You may not realise it but an improperly weatherproofed exterior door is a huge energy user. A crack that is even 1/8th of an inch wide on a typical door is the same as having a 36” window open 1 inch wide all winter. Think about looking at all that heat, and the money spent warming your house, going literally out the window the next time you ignore your exterior door.
The first step is making sure that your door is true. Over time your house will settle and shift, this is what usually causes those 1/8th inch cracks in the first place. So not only can this correct the issue on its own in some cases, but it will also save you money on weatherproofing materials.
Metal tension strips should be installed where your door contacts the stops when it is closed. A putty knife can pry those strips out far enough to make a good seal that keeps heat in when the door is closed. A vinyl or aluminum door jamb weatherstrip on the external side of the door edge will also keep heat in.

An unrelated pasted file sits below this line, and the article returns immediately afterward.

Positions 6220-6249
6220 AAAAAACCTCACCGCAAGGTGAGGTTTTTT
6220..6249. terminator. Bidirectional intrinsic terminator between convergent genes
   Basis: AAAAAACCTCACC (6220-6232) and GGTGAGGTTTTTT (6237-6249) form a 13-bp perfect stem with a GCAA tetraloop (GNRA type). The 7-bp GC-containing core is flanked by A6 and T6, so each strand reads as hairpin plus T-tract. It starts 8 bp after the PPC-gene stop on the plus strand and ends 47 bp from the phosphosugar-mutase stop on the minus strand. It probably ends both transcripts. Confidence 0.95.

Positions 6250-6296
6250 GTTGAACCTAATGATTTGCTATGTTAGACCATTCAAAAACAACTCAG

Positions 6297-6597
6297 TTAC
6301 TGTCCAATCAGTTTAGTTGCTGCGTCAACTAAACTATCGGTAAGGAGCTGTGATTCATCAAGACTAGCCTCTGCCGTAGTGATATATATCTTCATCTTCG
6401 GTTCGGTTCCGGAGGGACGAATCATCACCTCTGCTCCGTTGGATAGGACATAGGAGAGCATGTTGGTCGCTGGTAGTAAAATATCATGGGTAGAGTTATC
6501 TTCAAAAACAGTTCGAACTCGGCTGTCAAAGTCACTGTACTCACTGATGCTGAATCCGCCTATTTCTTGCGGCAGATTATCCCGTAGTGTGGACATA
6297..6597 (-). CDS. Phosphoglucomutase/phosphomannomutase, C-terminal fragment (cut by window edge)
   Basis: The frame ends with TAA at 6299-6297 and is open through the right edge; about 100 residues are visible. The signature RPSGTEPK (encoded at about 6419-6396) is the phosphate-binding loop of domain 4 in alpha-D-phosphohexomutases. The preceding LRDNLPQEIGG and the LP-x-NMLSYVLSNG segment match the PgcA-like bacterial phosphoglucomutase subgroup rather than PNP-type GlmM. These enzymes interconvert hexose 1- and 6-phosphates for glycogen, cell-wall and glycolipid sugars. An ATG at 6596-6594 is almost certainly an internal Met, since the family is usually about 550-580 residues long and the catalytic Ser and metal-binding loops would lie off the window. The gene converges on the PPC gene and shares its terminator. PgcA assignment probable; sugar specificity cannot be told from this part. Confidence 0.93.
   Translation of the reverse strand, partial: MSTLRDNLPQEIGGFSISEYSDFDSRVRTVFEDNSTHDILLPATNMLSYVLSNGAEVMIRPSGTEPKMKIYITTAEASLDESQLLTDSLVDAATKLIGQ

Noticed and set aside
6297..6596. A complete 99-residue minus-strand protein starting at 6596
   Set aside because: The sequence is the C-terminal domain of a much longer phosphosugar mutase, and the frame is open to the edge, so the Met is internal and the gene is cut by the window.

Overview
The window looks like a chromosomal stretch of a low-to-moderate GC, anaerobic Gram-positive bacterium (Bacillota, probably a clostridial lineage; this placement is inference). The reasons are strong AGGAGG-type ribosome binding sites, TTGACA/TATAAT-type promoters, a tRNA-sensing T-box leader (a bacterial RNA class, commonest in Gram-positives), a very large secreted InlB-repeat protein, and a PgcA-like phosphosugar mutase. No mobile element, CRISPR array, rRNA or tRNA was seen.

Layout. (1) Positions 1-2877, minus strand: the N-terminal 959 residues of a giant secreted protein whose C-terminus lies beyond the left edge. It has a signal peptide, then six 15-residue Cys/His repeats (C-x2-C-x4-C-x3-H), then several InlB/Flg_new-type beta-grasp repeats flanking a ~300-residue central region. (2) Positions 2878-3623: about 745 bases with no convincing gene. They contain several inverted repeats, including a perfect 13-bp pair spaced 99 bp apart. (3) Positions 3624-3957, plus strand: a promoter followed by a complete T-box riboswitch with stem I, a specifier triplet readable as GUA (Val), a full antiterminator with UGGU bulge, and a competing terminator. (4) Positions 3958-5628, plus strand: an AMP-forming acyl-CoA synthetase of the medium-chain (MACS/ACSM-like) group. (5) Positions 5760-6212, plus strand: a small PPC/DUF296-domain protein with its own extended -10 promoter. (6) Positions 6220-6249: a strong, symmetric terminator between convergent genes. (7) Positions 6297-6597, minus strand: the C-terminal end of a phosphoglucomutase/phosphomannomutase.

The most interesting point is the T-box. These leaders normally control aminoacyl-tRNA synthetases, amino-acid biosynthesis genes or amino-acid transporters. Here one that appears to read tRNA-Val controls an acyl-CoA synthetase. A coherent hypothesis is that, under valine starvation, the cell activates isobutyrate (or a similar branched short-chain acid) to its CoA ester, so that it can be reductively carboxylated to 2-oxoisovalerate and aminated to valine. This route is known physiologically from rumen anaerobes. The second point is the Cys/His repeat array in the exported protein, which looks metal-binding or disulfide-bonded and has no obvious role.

The bottom of the door can be sealed up with a bristle sweep. You can also attach a door bottom that is a bristle sweep on the interior, and a drip edge on the exterior. When doing this you may have to slightly adjust the height of your door by shaving some off. If you do shave it off slightly be sure to reseal the wood.
When looking at the entirety of the exterior door, fill any cracks around panels with wood filler or caulk. A good coat of paint or a refinishing will complete the look of your now weatherproof exterior door, readying you to stay warm all winter.